KAMLOOPS — 150 years ago Canada became a nation, but for millennia before colonial settlers arrived from Europe, the indigenous people called the vast continent of North America home. Here in the interior of British Columbia, there’s evidence the Secwepemc people have lived for close to 10,000 years. Adam Donnelly caught up with Skeetchestn Indian Band Chief Ron Ignace today up at Pipsell - the Secwepemc name for Jacko Lake - to talk about what Canada’s sesquicentennial means to the indigenous people of the region.
On Saturday, Canadians across the country and around the world will be celebrating the 150th anniversary of Confederation. Compared to how long the original human inhabitants of this land have been here, 150 years seems like no time at all.
“To talk about 10,000 years of Shuswap history on the land, compounded by 150 years of colonial oppression and dispossession is a challenge,” Skeetchestn Kukpi Ron Ignace explained.
The Secwepemc people never surrendered or ceded title to their land; in fact, in 1910 they tried working with the government of the day to share the resources of the area.
“Our Chiefs in 1910 met here in Kamloops with Sir Wilfred Laurier,” Ignace says. “They made an offer to Canada saying… ‘We're prepared to offer up to you, Canada, 50% of our homeland. Half of our land, water and timber… Unfortunately, that offer was turned down.”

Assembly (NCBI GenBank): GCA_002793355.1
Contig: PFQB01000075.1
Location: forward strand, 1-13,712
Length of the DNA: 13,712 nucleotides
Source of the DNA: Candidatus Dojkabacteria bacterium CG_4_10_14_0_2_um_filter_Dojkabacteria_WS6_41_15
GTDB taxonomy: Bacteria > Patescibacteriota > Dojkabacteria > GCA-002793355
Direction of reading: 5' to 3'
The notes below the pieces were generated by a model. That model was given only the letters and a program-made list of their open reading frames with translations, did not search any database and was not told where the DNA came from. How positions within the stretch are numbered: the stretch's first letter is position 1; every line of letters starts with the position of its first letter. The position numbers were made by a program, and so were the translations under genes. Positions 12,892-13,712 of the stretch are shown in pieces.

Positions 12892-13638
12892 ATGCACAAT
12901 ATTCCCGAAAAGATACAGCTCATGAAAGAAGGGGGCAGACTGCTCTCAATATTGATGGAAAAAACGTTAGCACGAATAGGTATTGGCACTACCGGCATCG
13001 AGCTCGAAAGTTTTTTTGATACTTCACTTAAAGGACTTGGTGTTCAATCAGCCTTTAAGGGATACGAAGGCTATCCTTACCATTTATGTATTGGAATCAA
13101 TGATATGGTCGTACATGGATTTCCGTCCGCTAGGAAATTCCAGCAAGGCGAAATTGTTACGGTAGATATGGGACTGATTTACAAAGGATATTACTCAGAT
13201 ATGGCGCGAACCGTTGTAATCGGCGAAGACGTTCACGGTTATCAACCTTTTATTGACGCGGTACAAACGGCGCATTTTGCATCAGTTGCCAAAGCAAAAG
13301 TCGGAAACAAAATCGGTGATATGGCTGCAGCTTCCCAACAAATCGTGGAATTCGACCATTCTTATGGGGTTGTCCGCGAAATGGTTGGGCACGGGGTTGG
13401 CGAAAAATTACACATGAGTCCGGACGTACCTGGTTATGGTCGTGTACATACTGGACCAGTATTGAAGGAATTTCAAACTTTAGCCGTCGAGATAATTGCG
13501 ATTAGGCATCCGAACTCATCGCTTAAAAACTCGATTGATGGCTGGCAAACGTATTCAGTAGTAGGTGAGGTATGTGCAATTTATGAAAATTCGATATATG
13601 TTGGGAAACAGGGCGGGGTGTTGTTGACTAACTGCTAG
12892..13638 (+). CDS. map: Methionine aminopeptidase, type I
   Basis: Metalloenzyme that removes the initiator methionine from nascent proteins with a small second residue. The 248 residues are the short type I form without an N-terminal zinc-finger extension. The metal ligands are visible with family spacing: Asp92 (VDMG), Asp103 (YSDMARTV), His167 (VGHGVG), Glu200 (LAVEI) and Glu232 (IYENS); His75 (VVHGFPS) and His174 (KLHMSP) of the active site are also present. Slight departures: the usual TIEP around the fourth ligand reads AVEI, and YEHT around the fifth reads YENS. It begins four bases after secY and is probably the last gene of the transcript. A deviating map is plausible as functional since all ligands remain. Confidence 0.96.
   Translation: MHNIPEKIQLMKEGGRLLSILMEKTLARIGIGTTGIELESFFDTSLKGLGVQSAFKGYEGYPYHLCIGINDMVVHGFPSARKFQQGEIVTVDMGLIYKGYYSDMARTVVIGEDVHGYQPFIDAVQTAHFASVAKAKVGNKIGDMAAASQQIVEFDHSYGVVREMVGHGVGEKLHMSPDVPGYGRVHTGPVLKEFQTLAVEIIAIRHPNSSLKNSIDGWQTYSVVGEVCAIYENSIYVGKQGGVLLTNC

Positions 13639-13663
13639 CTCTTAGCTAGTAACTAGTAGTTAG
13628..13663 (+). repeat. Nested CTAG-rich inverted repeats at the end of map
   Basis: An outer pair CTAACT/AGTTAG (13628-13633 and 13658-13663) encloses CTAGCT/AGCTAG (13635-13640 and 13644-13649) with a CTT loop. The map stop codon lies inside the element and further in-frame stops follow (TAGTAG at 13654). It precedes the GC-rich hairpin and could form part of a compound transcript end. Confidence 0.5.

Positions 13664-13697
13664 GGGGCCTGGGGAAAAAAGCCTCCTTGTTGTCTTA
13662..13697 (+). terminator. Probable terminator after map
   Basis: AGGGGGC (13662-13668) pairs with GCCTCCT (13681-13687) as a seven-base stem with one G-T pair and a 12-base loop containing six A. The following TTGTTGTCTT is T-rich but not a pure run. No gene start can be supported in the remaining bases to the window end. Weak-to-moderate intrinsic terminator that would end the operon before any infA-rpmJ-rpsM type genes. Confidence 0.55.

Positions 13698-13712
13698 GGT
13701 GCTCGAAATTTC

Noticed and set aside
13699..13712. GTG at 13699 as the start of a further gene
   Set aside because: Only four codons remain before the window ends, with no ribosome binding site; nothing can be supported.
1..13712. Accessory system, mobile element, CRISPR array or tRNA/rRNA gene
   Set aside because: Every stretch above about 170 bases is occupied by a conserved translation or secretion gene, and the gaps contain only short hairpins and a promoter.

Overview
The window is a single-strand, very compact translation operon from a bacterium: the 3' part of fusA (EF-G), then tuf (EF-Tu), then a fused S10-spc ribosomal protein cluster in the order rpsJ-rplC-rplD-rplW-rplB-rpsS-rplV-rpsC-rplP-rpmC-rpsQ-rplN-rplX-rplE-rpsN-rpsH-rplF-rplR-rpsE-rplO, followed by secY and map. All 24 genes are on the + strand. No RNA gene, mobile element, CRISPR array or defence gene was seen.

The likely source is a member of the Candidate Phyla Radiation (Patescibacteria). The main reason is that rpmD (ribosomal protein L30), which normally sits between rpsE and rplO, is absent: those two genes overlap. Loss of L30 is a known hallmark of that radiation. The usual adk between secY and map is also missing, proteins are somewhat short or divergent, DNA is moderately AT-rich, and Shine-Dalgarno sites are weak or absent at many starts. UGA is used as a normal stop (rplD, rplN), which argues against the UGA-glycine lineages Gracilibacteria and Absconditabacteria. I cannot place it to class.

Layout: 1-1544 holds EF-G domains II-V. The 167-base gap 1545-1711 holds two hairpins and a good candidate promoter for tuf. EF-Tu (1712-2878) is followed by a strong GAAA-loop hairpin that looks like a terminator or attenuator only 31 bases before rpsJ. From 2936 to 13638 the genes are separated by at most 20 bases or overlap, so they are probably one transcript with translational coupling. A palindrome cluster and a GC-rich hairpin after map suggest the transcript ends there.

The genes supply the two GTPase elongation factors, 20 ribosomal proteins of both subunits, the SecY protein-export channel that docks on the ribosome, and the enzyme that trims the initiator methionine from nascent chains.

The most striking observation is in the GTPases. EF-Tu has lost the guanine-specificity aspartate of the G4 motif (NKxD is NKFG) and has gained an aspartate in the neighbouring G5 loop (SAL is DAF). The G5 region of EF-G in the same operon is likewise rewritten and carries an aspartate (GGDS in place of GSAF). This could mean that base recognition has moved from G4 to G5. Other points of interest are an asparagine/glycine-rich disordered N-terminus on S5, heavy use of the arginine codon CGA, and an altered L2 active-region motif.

Tonight, the Kamloops Museum is opening their newest exhibition, which includes a history of the Secwepemc people in this area.
“It’s the first of an initiative name ‘riverpeoplenationstatepeople’,” Museum Curator Matt Macintosh explained. “We’re asking different cultural groups in the community to speak on their own behalf.”
The exhibition is a collaboration between the Secwepemc Museum and Heritage Park and the KMA. Macintosh says opening the exhibit on the eve of Canada 150 wasn’t a coincidence.
“I think we can use this moment to mark the potential for 150 years of improved relations, and respecting the indigenous voice much more than we previously have,” Macintosh says.
For Kukpi Ron Ignace, Saturday’s festivities won’t be about remembering Canada’s colonial heritage. He’ll be celebrating for a different reason.
“What we have to celebrate is our tenacity and our ability to survive and thrive,” Ignace says. “In 1900, they declared us extinct here. But here I am.”
He’s hoping that tenacity means a better future for the Secwepemc people in the next 150 years.
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